4_Hemorrhagic Shock Unreliable estimation acute blood loss Lag time of several hours Baseline value for comparison only In real time, laboratory data lag behind the clinical situation. The fastest measure of blood composition to turn around—the hemoglobin—is not a good indicator of the depth of hemorrhage, because it expresses a concentration of red cells, which will not change in a patient who is losing whole blood. Use of the hematocrit to estimate acute blood loss is unreliable and inappropriate”. Changes in hematocrit show a poor correlation with blood volume deficits and red cell volume deficits in acute hemorrhage. In fact, loss of whole blood is not expected to change the hematocrit because the relative proportions of plasma and red cell volume are unchanged. The decrease in hematocrit occurs when the kidney begins to conserve sodium (as described previously), which takes 8 to 12 hours to become evident. Another factor that drops the hematocrit in acute hemorrhage is the administration of intravenous (asanguinous) fluids. The administration of intravenous (asanguinous) fluids is expected to produce a dilutional decrease in the hematocrit, even in the absence of blood loss, and thus a decrease in the hematocrit during volume resuscitation is a dilutional effect, and it is not an indication of ongoing blood loss. STN E-Library 2012

51 Arterial pH Acidosis - Serum pH < 7.20
4_Hemorrhagic Shock Acidosis - Serum pH < 7.20 Ongoing Marker of Severe Physiologic Derangement Decreased cardiac contractility Decreased cardiac output Vasodilation and decreased BP Decreased hepatic and renal blood flow If the pH is low (under 7.35) and the bicarbonate levels are decreased (<24 mmol/l), metabolic acidosis is diagnosed. A pH < 7.20 is associated with generalized myocardial depression. Treatment with bicarbonate is rarely advocated, rather fixing the underlying injury is the recommended action. Concerns regarding myocardial contractility with lactic acidosis are often cited as reasons for administration of sodium bicarbonate. There have been several studies of the hemodynamic impact of sodium bicarbonate in human lactic acidosis. Although sodium bicarbonate increased pH and serum bicarbonate concentrations, it did not improve hemodynamics or catecholamine responsiveness. Specifically, the effects of bicarbonate were indistinguishable from saline with regard to heart rate, CVP, pulmonary artery pressure, mixed venous oxyhemoglobin saturation, systemic oxygen delivery, oxygen consumption, arterial blood pressure, pulmonary artery occlusion (wedge) pressure, and cardiac output. STN E-Library 2012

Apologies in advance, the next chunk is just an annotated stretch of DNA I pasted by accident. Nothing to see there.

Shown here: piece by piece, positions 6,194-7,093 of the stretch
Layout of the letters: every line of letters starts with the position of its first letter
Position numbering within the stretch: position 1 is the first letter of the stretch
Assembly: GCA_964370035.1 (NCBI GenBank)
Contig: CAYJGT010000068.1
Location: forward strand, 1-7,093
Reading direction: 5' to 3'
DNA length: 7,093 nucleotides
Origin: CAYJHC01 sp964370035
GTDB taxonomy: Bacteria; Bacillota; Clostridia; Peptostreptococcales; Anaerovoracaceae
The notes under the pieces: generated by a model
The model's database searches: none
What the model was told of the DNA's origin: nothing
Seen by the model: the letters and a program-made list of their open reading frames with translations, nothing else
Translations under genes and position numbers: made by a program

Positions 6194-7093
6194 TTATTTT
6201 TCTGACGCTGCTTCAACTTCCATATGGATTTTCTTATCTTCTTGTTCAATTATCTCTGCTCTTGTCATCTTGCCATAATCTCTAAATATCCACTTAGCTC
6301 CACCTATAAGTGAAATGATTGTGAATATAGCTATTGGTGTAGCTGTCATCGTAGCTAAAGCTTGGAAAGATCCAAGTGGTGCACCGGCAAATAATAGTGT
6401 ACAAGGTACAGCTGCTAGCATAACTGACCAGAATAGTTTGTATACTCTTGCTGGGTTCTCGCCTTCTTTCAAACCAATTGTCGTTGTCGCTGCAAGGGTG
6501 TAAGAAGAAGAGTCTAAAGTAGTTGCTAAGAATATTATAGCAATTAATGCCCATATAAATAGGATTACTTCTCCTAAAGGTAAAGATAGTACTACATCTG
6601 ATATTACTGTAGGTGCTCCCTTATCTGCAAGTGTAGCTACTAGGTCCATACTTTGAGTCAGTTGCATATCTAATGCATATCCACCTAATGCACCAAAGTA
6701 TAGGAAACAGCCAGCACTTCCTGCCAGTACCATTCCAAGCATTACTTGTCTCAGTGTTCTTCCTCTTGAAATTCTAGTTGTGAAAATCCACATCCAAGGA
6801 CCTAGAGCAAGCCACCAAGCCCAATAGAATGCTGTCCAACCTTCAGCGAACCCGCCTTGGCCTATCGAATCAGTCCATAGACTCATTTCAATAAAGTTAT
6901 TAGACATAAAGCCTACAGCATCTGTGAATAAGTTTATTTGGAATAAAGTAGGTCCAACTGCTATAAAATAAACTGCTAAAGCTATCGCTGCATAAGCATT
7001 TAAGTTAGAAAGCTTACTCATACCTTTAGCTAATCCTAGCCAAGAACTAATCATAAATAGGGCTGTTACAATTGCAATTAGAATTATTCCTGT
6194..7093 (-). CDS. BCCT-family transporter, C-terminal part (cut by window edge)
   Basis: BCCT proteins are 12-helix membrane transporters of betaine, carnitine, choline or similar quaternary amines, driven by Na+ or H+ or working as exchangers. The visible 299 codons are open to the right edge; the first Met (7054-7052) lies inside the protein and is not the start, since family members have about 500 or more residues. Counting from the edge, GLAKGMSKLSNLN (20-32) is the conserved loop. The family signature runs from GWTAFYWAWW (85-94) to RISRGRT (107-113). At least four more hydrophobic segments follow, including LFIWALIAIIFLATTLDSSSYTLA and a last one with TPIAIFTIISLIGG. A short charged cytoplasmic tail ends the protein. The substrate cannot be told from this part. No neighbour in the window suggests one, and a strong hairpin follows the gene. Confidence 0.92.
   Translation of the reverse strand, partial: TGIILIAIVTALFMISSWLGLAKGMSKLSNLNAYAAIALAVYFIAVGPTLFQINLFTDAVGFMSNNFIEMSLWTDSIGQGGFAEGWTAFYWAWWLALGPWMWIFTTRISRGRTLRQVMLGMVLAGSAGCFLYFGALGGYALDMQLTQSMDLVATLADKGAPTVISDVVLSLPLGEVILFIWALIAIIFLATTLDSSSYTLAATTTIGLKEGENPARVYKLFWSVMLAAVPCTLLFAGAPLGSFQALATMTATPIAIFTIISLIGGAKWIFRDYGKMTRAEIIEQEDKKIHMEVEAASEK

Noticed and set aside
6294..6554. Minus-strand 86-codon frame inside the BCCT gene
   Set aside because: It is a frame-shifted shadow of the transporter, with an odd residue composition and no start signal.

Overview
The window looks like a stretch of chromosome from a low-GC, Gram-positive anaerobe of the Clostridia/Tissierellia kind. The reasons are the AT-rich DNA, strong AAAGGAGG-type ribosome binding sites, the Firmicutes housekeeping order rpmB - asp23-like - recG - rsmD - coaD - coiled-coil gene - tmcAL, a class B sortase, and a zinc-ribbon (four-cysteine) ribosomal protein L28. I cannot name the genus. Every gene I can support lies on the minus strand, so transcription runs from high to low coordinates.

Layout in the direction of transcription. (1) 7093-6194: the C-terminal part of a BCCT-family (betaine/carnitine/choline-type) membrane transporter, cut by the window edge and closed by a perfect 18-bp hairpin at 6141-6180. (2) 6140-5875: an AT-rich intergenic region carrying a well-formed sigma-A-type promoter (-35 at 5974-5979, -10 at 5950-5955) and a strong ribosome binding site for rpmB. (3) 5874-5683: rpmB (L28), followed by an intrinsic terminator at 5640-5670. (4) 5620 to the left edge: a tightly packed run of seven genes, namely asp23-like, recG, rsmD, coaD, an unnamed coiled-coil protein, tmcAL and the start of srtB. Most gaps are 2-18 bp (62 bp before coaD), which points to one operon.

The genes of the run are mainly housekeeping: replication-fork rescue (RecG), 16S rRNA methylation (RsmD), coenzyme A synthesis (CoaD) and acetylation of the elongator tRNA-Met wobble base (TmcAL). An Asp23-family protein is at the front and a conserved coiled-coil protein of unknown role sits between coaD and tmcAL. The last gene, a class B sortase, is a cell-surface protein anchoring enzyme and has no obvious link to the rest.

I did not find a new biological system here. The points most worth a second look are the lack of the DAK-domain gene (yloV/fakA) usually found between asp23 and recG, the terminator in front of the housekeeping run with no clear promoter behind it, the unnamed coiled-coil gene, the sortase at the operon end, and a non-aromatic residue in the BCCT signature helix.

52 Lactate Indirect measure of oxygen debt Normal value = 1.0 mEq/L
4_Hemorrhagic Shock Lactate Indirect measure of oxygen debt Normal value = 1.0 mEq/L Values > 1.0 correlate to magnitude of shock Lactate Levels > 5 = ↑ mortality Ability to clear lactate within 24 hours: Predictive of survival Inability to clear lactate within 12 hours: Predictive of multisystem organ failure Lactate reflects an imbalance between glycolysis and glucose oxidation. Elevated levels are of concern, but the time to clearance of lactate back to normal levels is most predictive of outcome in hemorrhagic shock. Values > 1.0 indicates magnitude of shock Be aware that as under perfused tissue beds become reperfused, the accumulated lactate may be washed into the circulation…..causing a temporary elevation of serum lactate levels. Ability to clear lactate to normal is the most important variable predicting survival after injury STN E-Library 2012

53 Base Deficit Sensitive measure of inadequate perfusion
4_Hemorrhagic Shock Base Deficit Sensitive measure of inadequate perfusion Normal range -3 to +3 Run on blood gases Admission BD correlates to blood loss Worsening BD: Ongoing bleeding Inadequate volume replacement Base Deficit is performed on blood gases and it is the amount of base required to titrate whole blood to a normal pH. It is considered a reliable marker for shock and the need for transfusion. STN E-Library 2012

54 Base Deficit Classification
4_Hemorrhagic Shock Base Deficit Classification Category Base Deficit Mortality Mild < 5 11% Moderate 6-9 23 Severe 10-15 44% 16-20 53% >20 70% The correlation of base deficit to mortality has been well studied. It is a good test to run on critically unstable patients to follow until stable. It is an easy to use clinical tool that is helpful in diagnosing shock. Be aware that a moderate BD is at high risk for requiring blood. STN E-Library 2012

55 International Normalized Ratio (INR)
4_Hemorrhagic Shock Test of clotting (extrinsic pathway) Internationally accepted method of reporting prothrombin (PT) results worldwide Population Value Normal Anticoagulant Use Trauma > 1.5 = coagulopathy What is the INR? Prothrombin time times vary across labs due to variations in the reagents used to perform the test. The INR was devised to standardize the results. INR is commonly used to monitor the effects of Warfarin. It has applicability in trauma by it’s ability to help identify : Trauma Induced Coagulopathy EARLY STN E-Library 2012

56 Thromboelastogram (TEG)